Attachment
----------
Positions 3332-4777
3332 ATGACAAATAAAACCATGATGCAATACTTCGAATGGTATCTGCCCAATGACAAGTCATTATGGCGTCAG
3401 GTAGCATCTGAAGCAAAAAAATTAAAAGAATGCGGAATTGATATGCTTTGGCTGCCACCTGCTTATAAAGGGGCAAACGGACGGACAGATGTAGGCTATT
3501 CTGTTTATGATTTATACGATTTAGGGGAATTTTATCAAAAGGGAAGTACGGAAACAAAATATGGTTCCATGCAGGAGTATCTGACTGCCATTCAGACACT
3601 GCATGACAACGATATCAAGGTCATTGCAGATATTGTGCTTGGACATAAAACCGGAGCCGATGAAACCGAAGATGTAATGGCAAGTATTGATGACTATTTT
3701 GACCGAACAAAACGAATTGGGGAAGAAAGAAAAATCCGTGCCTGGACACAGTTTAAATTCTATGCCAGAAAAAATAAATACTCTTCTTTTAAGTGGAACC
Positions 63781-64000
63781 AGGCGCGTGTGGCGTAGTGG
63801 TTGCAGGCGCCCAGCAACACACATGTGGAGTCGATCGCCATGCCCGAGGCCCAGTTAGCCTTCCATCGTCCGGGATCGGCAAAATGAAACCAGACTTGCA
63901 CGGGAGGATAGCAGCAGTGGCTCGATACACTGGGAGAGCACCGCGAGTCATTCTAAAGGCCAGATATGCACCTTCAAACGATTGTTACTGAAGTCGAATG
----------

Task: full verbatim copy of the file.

Positions 3332-4777
3332 ATGACAAATAAAACCATGATGCAATACTTCGAATGGTATCTGCCCAATGACAAGTCATTATGGCGTCAG
3401 GTAGCATCTGAAGCAAAAAAATTAAAAGAATGCGGAATTGATATGCTTTGGCTGCCACCTGCTTATAAAGGGGCAAACGGACGGACAGATGTAGGCTATT
3501 CTGTTTATGATTTATACGATTTAGGGGAATTTTATCAAAAGGGAAGTACGGAAACAAAATATGGTTCCATGCAGGAGTATCTGACTGCCATTCAGACACT
3601 GCATGACAACGATATCAAGGTCATTGCAGATATTGTGCTTGGACATAAAACCGGAGCCGATGAAACCGAAGATGTAATGGCAAGTATTGATGACTATTTT
3701 GACCGAACAAAACGAATTGGGGAAGAAAGAAAAATCCGTGCCTGGACACAGTTTAAATTCTATGCCAGAAAAAATAAATACTCTTCTTTTAAGTGGAACC
Positions 63781-64000
63781 AGGCGCGTGTGGCGTAGTGG
63801 TTGCAGGCGCCCAGCAACACACATGTGGAGTCGATCGCCATGCCCGAGGCCCAGTTAGCCTTCCATCGTCCGGGATCGGCAAAATGAAACCAGACTTGCA
63901 CGGGAGGATAGCAGCAGTGGCTCGATACACTGGGAGAGCACCGCGAGTCATTCTAAAGGCCAGATATGCACCTTCAAACGATTGTTACTGAAGTCGAATG